“Colbert deserves to be held against the greatest satirists in American history,” says Sophia McClennen, a professor of international affairs and comparative literature at Penn State and the author of “Colbert’s America: Satire and Democracy.”
McClennen says Ben Franklin and Mark Twain — to name-drop two of Colbert’s forebears — used satire to mock the powerful, critique prevailing social attitudes and shape American democracy “at a moment when the U.S. was in the midst of transformation, change and crisis. . . . My argument is that our democracy is in a tough spot now, when corporations are exercising increasing power over government, and that Colbert captures this moment as they did.”
Geoffrey Baym, a media studies professor at the University of North Carolina at Greensboro, says “The Colbert Report” and its host have compelled the people who study political communications to take entertainment TV seriously and the people who study entertainment and popular culture to think more about politics.
“I’m sure there are still a lot more books out there on CBS News and Edward R. Murrow, but you could argue that the emergence of satire news at this level is an important phenomenon that I don’t think we still completely understand,” says Baym, the author of “From Cronkite to Colbert: The Evolution of Broadcast News.”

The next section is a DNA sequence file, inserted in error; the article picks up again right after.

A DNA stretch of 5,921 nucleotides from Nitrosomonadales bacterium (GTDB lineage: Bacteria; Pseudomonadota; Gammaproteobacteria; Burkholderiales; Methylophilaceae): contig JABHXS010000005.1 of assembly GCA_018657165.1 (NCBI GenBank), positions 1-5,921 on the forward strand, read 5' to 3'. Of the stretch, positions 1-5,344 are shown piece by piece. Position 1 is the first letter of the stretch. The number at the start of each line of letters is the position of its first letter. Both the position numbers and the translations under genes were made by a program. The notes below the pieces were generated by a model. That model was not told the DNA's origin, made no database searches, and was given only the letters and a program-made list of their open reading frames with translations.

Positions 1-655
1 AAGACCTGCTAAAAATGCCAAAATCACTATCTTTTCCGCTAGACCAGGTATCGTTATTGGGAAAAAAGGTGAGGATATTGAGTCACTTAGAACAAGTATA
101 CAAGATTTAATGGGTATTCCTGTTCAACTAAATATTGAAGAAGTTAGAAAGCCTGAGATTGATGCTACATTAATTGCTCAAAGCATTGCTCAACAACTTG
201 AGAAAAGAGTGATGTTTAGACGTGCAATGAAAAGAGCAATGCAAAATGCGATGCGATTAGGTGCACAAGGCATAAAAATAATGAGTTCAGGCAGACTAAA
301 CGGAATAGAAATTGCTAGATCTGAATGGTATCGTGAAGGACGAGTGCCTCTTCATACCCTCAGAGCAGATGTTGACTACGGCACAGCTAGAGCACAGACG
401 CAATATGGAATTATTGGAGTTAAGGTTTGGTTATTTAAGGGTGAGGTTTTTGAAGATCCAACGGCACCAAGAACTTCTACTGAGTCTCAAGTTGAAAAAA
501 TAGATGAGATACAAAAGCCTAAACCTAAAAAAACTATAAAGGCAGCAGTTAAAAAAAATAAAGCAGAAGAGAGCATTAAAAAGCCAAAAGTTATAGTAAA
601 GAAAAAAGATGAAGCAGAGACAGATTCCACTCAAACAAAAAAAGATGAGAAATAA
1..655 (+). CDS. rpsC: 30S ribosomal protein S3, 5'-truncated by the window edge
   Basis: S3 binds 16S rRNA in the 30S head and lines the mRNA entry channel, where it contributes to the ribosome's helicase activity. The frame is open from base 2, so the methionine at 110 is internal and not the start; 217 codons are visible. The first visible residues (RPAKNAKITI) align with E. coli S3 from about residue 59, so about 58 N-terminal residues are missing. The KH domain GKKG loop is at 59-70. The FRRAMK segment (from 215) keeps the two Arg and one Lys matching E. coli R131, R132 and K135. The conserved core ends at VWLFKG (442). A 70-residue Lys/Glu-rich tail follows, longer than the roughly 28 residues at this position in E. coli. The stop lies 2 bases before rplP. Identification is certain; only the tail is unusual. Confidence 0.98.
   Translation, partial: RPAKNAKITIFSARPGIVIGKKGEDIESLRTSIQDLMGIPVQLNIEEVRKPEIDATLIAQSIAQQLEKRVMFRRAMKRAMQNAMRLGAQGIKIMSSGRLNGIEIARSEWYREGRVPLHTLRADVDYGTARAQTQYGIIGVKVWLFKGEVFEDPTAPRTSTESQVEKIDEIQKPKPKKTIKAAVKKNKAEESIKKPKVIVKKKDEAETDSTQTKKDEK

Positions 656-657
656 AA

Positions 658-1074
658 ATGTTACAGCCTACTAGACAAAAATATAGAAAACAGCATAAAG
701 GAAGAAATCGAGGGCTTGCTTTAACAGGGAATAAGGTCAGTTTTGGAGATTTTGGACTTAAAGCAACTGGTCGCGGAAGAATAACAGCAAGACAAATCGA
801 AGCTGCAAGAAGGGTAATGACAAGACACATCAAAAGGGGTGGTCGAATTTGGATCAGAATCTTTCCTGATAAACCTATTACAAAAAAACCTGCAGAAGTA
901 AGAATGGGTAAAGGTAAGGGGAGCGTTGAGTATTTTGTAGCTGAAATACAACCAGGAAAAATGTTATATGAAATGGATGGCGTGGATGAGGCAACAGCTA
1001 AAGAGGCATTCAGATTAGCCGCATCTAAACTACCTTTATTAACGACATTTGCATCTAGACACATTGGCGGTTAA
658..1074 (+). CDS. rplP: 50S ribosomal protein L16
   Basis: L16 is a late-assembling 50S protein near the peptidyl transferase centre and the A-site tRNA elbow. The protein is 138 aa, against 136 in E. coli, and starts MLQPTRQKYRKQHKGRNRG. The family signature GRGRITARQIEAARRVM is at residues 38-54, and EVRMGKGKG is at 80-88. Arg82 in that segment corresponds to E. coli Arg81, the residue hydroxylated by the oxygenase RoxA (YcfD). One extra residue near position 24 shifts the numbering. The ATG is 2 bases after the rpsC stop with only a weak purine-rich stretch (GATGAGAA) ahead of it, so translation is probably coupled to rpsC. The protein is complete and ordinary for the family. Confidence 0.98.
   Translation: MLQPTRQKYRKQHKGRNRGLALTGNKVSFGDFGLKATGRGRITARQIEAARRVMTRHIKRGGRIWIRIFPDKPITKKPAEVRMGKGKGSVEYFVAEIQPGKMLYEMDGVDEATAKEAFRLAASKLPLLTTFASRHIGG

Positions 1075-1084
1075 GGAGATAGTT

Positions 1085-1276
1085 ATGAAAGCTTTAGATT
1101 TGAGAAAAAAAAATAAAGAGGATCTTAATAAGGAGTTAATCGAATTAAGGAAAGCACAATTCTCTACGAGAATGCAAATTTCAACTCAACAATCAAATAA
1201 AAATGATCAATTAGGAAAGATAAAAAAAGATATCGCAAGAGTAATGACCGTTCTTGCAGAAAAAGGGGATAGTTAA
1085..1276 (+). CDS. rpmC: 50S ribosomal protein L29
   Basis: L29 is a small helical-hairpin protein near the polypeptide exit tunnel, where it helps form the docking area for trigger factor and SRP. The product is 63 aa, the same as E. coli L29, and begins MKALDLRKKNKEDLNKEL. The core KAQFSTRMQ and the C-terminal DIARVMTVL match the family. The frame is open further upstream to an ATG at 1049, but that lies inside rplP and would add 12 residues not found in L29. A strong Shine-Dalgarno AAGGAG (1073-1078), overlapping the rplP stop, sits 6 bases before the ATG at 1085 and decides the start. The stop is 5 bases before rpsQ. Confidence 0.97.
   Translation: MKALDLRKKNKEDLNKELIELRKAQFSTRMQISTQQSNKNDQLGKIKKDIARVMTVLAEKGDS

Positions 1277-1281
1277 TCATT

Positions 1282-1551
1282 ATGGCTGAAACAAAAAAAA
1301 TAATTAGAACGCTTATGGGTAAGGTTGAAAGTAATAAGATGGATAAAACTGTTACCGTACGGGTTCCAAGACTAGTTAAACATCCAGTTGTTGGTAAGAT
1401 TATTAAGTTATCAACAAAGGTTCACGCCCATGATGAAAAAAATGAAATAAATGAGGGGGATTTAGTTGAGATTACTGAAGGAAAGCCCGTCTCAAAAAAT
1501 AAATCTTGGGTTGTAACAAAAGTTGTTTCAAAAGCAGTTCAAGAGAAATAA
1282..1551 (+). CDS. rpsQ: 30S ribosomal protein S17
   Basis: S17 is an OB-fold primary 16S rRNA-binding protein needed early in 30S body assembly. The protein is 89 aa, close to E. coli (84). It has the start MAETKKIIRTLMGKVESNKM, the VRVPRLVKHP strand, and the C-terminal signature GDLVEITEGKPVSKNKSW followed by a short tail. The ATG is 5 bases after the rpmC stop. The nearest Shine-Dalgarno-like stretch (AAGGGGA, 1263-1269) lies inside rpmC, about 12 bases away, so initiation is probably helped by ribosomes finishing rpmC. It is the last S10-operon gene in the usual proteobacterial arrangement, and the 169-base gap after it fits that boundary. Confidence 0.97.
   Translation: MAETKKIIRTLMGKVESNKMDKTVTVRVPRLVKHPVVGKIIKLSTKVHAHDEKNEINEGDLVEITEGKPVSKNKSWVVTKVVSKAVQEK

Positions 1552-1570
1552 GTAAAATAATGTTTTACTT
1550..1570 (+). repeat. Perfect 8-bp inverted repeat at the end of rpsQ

Colbert, Baym says, “is doing something important in a political sense” by educating his TV audience about the nuances and defects of the electoral system. He cites Colbert’s ongoing segments about his self-created super PAC — “Making a Better Tomorrow, Tomorrow” — as an unprecedented example of information, entertainment and activism.
The program also works as a kind of “gateway” for greater civic engagement for young people, says Amy Bree Becker, a communications studies professor at Towson who will teach the school’s Colbert course next semester.
“It’s a very good way to get young people who would normally not pay much attention to politics to learn a little more,” she said. “You have to know something to get the joke. [The show] encourages people to find information from other sources.”
Becker suggested there’s another obvious reason why students and professors enjoy studying Colbert: He’s a lot funnier than Emerson or Keats or Kierkegaard.
“People in universities like to laugh, too,” she said.
And that’s the Wørd.